I had an appointment with the Sports Injury Clinic at QMC this afternoon, and I left work early fully expecting to have a large needle shoved painfully into the bottom of my foot for my troubles. My plantar fascia has flared up again. When this happened last year, I ended up lying on the bed in my local surgery with my doctor poised over my foot with a syringe with a very heavy gauge needle.
"I'm afraid that this is going to hurt", he said, a touch sorrowfully. It bloody did too, although it did make 85% of the pain go away for about a year, so.... probably just about worth it, on balance.
I've had a pretty miserable eighteen months with injuries: plantar fascia, illiotibial band, hips, knees, cracked ribs..... everything seems to be breaking down. The cracked rib apart - and we're still not talking about that and it still bloody hurts - those are all injuries that can be traced back to my running. I'm nearly forty now, and I've got a few miles on the clock accumulated through more than twenty years of pulling on my trainers and heading outside for a run. I used to loathe running at school and only did so reluctantly, and I let exercise of most sorts slide when I was at university, but since about 1998, I've been running on a regular basis.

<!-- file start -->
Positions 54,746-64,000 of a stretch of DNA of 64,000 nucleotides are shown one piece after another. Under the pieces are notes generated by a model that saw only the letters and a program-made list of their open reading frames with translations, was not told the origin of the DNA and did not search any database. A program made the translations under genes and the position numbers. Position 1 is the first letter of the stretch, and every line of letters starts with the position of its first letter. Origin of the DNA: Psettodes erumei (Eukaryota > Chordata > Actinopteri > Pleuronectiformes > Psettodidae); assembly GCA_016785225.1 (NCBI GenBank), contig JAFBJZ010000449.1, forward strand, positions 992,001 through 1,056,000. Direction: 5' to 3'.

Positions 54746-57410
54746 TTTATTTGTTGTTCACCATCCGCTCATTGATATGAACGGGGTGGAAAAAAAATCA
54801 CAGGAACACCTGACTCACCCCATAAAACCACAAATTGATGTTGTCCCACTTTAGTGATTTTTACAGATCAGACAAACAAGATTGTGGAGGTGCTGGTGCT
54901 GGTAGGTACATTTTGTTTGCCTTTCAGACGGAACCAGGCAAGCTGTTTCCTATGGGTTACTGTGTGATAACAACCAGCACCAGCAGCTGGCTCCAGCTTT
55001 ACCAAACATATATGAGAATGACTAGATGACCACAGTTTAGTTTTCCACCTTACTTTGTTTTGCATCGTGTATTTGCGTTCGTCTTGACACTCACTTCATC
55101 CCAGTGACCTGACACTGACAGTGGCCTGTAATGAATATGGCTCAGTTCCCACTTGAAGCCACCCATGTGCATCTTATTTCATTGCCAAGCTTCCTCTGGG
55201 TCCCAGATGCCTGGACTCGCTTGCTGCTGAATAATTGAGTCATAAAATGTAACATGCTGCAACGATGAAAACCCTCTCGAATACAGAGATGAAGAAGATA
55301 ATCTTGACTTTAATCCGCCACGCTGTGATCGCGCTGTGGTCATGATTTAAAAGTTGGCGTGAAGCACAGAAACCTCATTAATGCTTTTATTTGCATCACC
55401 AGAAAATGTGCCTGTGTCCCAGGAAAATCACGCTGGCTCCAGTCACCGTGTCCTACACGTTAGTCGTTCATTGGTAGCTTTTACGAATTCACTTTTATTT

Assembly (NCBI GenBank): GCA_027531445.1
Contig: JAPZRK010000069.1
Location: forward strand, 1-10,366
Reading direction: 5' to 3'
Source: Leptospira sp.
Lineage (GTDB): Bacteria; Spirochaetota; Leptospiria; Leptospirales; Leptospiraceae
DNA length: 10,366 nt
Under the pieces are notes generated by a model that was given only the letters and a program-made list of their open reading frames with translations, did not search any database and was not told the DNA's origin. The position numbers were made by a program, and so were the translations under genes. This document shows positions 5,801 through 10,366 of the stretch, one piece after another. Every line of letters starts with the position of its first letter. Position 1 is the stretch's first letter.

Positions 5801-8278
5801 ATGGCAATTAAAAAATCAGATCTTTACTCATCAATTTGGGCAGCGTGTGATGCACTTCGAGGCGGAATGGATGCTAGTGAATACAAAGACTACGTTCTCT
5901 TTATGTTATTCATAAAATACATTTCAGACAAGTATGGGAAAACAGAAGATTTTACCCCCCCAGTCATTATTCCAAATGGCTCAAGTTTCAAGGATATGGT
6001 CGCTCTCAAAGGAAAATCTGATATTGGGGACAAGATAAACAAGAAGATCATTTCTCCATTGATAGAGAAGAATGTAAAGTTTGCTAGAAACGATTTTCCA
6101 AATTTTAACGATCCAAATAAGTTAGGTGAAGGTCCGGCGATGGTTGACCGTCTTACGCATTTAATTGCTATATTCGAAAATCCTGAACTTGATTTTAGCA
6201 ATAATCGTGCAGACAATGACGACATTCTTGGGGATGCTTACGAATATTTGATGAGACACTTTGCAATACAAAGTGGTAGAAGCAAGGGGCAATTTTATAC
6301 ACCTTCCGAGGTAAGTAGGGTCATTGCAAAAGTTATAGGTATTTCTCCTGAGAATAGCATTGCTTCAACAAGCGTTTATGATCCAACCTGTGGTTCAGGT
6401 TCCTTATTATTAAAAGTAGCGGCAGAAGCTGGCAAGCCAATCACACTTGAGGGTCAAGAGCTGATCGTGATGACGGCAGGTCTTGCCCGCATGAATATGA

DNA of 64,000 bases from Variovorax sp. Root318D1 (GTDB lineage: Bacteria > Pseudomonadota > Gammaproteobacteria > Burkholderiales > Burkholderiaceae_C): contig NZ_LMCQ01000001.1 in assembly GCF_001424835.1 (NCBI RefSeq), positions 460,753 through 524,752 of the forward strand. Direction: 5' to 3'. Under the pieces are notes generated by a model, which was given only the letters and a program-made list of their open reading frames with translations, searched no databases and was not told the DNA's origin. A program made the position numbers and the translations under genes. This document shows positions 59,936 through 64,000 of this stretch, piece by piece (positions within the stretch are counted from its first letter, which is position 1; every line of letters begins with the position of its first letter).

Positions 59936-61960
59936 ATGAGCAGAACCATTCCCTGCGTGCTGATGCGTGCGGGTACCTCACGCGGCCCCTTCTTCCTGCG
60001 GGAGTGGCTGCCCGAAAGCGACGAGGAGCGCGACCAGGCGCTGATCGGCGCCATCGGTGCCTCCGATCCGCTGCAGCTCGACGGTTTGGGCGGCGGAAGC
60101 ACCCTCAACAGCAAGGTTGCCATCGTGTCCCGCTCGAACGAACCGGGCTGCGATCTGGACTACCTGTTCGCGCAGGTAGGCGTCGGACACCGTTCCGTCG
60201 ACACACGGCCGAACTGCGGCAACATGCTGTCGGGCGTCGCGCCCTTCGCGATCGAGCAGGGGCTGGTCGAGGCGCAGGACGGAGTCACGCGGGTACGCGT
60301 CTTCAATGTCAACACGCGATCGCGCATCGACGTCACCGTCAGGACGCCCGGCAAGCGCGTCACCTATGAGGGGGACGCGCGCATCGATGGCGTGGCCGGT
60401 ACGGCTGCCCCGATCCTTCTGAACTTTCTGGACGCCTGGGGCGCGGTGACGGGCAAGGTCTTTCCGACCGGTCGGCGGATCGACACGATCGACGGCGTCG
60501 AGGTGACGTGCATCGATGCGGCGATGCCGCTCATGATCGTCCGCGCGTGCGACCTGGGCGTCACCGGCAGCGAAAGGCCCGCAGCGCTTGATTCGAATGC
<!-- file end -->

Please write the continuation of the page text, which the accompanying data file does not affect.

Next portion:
I'm proud to say that, although I'm getting older, I think my annual mileage has been increasing with every passing year. With all the strain that puts on my body (my osteopath once told me that I didn't exactly have the optimum build for a runner). I suppose that a few aches and pains are only to be expected.